J. A. Trench.
from 'Truth for Believers' Vol. 3. — Miscellany.
Question. — Have we any Scriptures which indicate where the Church will be in the interval between the rapture and the appearing of the Lord?
The answer is simple: We have. The Lord Jesus tells us in John 14:3, that He will come to receive the saints to Himself, "That where I am ye may be also." But His blessed words go farther still. He mentions, for the first time in Scripture, the Father's House (for I do not allude to the Temple in Jerusalem, as in John 2:16), and connects with it His going to prepare a place for His own, the emphasis lying in "I go" to prepare it. In all His path down here His words and works had revealed the Father and thus the Father's House. In going there on the ground of accomplished redemption He fitted it as the place for us, and us for the place. "And if I go and prepare a place for you I will come again and receive you unto myself; that where I am ye may be also." Could anything be more decisive? Then will be fulfilled that which He has demanded of the Father, and which alone can satisfy His heart. "Father, I will that they also, whom thou hast given me, be with me where I am: that they may behold my glory, which thou hast given me: for thou lovedst me before the foundation of the world," and this as an entirely distinct thing from the glory in which He will display us with Himself at His appearing, "That the world may know that thou hast sent me, and hast loved them, as thou hast loved me." (See John 17:22-4.)
The manner of the accomplishment of the promise is revealed in 1 Thessalonians 4:15-17, with especial reference to the need of the youthful assembly at Thessalonica, of whom it has been helpfully observed "the principal and living object was the Lord Himself, and they were waiting His return with hearts full of joy and life; but the heavenly side of this expectation had not its place clearly marked in their minds, and they connected the Coming too much with the manifestation, so that the earthly character predominated, and the Lord seemed to be shut out from it." Hence verses 13, 14. But the revelation given the Apostle for them puts all in its place, and the dead in Christ first "raised in glory," as we learn from 1 Corinthians 15, and we which are alive and remain, "Changed in a moment, in the twinkling of an eye," shall be caught up together with them to meet the Lord in the air, who shall come Himself for us as He promised; "and so shall we ever be with the Lord." The air was but the meeting-place, as in contrast with the earth, the vestibule to the Father's House.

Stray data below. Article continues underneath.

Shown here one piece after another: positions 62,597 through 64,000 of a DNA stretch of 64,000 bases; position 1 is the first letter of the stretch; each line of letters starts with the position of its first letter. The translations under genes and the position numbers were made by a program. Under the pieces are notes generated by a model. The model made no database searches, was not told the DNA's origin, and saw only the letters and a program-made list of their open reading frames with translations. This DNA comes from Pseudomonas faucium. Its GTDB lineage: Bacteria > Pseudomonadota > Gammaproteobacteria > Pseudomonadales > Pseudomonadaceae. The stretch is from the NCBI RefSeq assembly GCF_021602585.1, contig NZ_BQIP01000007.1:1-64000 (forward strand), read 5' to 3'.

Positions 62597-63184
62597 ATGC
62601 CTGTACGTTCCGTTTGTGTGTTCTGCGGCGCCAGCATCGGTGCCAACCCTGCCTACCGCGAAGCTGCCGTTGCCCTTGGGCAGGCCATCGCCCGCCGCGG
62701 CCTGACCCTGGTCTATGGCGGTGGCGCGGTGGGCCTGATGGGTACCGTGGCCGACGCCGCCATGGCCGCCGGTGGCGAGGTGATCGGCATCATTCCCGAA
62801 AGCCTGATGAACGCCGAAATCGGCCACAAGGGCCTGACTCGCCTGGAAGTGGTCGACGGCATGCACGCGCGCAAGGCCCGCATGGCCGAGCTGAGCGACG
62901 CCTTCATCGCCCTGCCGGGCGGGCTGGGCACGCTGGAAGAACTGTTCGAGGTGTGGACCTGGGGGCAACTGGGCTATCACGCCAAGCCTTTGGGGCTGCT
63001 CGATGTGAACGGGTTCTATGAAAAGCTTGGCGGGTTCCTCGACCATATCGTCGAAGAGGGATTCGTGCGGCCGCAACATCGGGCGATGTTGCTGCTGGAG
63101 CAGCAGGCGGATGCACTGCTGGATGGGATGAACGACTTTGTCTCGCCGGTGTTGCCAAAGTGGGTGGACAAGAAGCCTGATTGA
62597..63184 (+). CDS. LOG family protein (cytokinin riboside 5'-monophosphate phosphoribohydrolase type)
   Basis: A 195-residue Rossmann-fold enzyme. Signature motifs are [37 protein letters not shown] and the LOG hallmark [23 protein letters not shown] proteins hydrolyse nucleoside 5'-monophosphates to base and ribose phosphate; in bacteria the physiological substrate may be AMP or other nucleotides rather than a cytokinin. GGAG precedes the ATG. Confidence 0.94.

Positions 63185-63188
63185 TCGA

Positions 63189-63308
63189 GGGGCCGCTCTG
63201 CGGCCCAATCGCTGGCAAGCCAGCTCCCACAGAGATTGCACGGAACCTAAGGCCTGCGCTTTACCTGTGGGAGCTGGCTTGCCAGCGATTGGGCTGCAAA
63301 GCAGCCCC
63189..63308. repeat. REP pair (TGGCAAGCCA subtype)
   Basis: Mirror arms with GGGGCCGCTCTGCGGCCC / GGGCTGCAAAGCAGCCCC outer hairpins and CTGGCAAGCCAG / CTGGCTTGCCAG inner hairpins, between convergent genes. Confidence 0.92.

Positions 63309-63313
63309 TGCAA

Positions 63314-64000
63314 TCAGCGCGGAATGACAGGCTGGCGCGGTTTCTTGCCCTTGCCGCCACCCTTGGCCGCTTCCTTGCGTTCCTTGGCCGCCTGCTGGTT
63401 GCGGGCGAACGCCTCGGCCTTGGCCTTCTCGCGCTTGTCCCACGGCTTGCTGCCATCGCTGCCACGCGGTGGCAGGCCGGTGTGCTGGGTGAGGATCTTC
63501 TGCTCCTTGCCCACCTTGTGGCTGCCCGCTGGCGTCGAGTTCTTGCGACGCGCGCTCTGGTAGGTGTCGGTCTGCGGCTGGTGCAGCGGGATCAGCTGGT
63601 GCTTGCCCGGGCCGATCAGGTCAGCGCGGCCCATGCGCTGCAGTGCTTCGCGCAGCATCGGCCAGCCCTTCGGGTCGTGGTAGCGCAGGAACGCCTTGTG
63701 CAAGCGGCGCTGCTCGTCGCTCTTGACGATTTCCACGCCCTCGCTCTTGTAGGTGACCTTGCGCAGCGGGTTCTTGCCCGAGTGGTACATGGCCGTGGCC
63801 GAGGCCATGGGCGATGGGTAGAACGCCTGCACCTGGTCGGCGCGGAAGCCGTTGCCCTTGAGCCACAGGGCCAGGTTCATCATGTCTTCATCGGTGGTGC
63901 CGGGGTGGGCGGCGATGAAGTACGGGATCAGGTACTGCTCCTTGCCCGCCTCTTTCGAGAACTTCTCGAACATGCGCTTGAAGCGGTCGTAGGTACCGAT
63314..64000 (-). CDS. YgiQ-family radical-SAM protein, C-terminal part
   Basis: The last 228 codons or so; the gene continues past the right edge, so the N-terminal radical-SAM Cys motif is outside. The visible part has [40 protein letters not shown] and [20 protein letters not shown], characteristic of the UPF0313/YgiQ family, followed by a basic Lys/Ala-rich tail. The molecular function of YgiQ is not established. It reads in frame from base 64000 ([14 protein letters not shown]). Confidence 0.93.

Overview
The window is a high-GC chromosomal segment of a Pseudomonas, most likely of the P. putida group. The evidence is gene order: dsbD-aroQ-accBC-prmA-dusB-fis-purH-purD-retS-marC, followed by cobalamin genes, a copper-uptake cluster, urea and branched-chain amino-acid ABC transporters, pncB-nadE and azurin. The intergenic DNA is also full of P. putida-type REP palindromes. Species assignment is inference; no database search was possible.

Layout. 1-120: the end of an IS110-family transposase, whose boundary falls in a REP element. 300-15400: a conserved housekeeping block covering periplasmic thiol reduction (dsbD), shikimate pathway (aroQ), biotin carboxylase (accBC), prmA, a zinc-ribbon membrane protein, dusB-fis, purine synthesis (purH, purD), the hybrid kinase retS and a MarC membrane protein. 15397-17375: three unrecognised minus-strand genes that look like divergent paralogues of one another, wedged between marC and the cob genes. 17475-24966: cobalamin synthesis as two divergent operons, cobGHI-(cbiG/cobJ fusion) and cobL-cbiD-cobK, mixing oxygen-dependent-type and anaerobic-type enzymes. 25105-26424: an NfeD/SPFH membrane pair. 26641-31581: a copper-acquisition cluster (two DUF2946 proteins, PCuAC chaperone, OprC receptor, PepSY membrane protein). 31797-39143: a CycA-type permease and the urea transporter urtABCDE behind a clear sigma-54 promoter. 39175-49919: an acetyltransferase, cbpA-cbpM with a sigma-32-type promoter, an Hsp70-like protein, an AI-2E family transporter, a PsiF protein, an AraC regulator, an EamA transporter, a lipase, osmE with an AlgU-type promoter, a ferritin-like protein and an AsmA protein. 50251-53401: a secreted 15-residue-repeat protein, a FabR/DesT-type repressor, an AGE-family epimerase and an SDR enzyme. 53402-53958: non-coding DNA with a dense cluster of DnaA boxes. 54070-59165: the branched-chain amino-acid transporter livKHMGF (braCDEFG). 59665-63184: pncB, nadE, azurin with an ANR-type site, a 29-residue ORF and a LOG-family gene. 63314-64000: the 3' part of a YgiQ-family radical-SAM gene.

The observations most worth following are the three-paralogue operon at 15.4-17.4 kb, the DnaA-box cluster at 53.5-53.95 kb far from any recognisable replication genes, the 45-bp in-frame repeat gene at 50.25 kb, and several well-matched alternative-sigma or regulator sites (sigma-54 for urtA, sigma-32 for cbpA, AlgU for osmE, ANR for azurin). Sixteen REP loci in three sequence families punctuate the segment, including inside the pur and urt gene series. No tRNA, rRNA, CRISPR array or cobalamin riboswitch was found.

I know not that we need go further for any simple soul that loves the Lord, and for whom heaven is "Where I am." But there is the strongest confirmation of the meeting in the air being only introductory to the heavenly glory of Christ in Revelation. We must not expect to find the intimate side of the Father's House revealed there; nor the Father as our Father. It would not accord with the divine design and scope of the Book. Nor, therefore, have we the Coming of the Lord to receive the saints that compose the Church, to Himself. But the glorious results for them of His having done so are clearly presented, when the book is divided for us into its three parts (Rev. 1:19), "The things which thou hast seen," namely, the aspect in which the Lord was seen of John in chapter 1, "The things which are," i.e. the state of things in the Church as the responsible vessel of His testimony as long as it exists down here to be addressed, "And the things which shall be after these things" (as more definitely expressed in the original). We know that the third division is yet future. For from chapter 4 on, the Church is no longer taken account of in the Book, till the closing words of it (Rev. 22:16, etc.), answering to the address of Rev. 1:4-11 by which it was put into their hands.